9. They eat some beef stew and some bread and cheese.
11. The Ohmsford gets into another scrape near the Silver River where they are facing certain death. The King Of The Silver River resuces them in a floaty white light.
12. Allanon disappears.
13. They eat a small meal of stew and cheese.
14. Allanon re-appears where they learn he has been withholding information and lying about the nature of the quest. Doh! If only they'd listened to:
a. Uncle Flick
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Format: Paperback
This lengthy fantasy quest does drag its feet here and there but Brooks can’t be accused of failing to entertain. The heroic characters are creatively different, their adversaries are inventively sinister and diverse, and the imaginative geographical features provide vivid settings to portray the tense life and death confrontations between forces of good and evil.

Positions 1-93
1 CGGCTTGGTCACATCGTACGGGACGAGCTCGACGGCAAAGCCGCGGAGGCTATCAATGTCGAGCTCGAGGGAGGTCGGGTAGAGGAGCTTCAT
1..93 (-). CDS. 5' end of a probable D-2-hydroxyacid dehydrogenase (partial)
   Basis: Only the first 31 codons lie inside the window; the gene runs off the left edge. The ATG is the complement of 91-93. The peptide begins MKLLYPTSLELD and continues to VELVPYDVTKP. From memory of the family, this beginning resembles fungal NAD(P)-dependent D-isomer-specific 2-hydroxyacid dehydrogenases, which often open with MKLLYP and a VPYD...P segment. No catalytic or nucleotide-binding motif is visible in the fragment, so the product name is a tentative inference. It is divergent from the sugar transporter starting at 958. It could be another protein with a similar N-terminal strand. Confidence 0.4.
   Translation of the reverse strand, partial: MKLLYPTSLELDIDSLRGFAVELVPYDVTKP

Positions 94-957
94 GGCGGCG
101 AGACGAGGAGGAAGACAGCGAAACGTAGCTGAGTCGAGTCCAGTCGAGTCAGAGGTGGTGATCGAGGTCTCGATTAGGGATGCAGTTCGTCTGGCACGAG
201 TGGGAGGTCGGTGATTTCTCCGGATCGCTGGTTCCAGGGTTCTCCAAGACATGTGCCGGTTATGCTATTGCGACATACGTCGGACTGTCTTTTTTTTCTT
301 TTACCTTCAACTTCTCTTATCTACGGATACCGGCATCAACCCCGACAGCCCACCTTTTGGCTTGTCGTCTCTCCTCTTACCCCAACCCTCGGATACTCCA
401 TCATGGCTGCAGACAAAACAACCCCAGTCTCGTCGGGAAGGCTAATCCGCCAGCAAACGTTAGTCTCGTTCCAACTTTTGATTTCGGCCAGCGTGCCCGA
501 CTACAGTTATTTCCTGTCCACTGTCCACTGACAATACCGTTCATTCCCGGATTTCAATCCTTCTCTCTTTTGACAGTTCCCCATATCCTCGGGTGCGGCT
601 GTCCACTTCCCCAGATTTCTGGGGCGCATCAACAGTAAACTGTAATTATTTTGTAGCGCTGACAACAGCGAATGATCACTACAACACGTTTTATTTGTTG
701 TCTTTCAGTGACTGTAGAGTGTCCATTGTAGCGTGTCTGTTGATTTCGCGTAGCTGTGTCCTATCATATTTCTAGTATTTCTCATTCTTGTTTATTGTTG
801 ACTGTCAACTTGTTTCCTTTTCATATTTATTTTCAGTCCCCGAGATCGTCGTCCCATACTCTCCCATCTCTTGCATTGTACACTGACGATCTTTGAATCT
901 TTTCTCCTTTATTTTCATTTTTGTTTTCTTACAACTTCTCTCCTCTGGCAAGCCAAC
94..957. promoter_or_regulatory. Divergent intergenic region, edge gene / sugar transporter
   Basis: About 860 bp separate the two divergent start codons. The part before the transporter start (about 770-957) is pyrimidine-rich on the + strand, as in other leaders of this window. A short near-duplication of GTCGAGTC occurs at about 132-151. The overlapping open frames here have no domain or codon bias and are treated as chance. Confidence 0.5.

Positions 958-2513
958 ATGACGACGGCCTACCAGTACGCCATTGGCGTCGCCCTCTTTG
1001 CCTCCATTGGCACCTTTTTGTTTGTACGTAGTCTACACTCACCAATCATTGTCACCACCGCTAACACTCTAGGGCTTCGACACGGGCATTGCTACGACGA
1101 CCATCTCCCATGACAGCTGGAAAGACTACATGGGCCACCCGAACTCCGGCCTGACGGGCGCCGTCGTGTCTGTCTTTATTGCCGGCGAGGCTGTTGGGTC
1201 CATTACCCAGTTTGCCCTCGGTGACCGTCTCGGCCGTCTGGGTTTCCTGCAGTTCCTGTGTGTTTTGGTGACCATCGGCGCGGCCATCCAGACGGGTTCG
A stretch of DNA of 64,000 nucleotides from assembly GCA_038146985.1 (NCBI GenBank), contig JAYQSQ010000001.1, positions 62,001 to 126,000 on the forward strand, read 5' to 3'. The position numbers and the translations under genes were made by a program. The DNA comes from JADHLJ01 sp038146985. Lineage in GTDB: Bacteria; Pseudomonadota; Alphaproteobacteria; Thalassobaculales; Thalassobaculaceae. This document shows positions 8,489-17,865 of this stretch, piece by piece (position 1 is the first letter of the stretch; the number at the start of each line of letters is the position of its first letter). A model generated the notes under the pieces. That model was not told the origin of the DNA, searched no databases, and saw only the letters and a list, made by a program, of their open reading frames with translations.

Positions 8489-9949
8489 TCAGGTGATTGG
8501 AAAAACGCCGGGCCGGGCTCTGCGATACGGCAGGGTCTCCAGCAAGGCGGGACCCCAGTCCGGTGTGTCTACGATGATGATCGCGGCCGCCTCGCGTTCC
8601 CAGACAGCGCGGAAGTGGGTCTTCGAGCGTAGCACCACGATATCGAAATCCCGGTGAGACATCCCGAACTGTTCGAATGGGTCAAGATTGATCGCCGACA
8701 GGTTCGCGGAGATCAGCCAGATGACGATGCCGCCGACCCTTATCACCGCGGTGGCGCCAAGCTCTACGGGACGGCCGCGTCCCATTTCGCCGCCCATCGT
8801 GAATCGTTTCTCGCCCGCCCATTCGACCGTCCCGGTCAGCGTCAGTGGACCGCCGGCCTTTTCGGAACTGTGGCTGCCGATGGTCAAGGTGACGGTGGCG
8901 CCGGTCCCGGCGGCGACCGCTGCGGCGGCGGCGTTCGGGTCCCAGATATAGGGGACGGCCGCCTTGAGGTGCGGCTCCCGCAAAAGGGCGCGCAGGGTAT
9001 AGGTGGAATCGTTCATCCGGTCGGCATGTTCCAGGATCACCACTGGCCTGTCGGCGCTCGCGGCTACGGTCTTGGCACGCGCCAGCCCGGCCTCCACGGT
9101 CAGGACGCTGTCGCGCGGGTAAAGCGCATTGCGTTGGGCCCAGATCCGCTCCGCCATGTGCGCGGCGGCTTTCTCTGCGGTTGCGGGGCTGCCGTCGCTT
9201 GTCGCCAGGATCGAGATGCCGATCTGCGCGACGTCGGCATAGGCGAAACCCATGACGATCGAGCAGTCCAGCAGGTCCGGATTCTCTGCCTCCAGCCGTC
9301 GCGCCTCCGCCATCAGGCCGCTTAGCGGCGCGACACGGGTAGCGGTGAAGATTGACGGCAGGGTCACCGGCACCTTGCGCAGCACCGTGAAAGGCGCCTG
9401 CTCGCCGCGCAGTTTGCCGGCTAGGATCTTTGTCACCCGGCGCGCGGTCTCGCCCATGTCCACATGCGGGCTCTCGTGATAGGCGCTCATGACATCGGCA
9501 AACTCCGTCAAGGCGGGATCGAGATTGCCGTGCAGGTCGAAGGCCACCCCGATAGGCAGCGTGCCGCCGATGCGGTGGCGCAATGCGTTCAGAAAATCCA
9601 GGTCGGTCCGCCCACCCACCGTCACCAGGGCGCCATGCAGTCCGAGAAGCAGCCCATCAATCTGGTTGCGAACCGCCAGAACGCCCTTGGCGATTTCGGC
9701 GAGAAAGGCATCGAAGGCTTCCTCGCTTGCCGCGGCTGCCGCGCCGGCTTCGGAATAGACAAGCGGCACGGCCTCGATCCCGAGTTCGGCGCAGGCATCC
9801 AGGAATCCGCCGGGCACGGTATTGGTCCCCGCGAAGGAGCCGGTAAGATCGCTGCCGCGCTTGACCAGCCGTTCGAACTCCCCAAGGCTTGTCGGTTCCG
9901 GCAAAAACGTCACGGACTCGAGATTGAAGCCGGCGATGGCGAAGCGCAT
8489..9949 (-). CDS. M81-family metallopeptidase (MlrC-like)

Continuing from the second book, ‘The Elfstones’, the storyline jumps ahead about twenty years, to follow Brin and Jair, the daughter and son of that book’s hero Wil Ohmsford. These youngsters possess their own type of magic ‘The Wishsong’; by imagining wished-for phenomena to occur while singing or humming, they will manifest in reality or be perceived to manifest. This can be as innocuous as making the bud of a flower come into bloom or having hundreds of spiders crawl all over an adversary to his maddening distraction.

The goal of the heroic quest is to reach the location of the Ildatch, an ancient volume of formulae for practicing and controlling evil powers. The book must be destroyed. Doing so will accomplish the destruction of all its evil creatures and creations. This assignment is given to Brin Ohmsford who takes it on with brave determination. Setting out on a separate supportive quest (unbeknownst to Brin) is her brother Jair. The narrative shifts back and forth between the two different but parallel quests which culminate in the final chapters. The only character to reappear from the previous books is the Druid Allanon who plays a major and often mysterious role in attempting to achieve the Ohmsfords’ objectives and their very survival. Although there are a number of strange characters, the strangest is an enormous cat, Whisper, who can read minds and turn invisible! Although it is the third book of the trilogy, this book can be enjoyed independent of the others.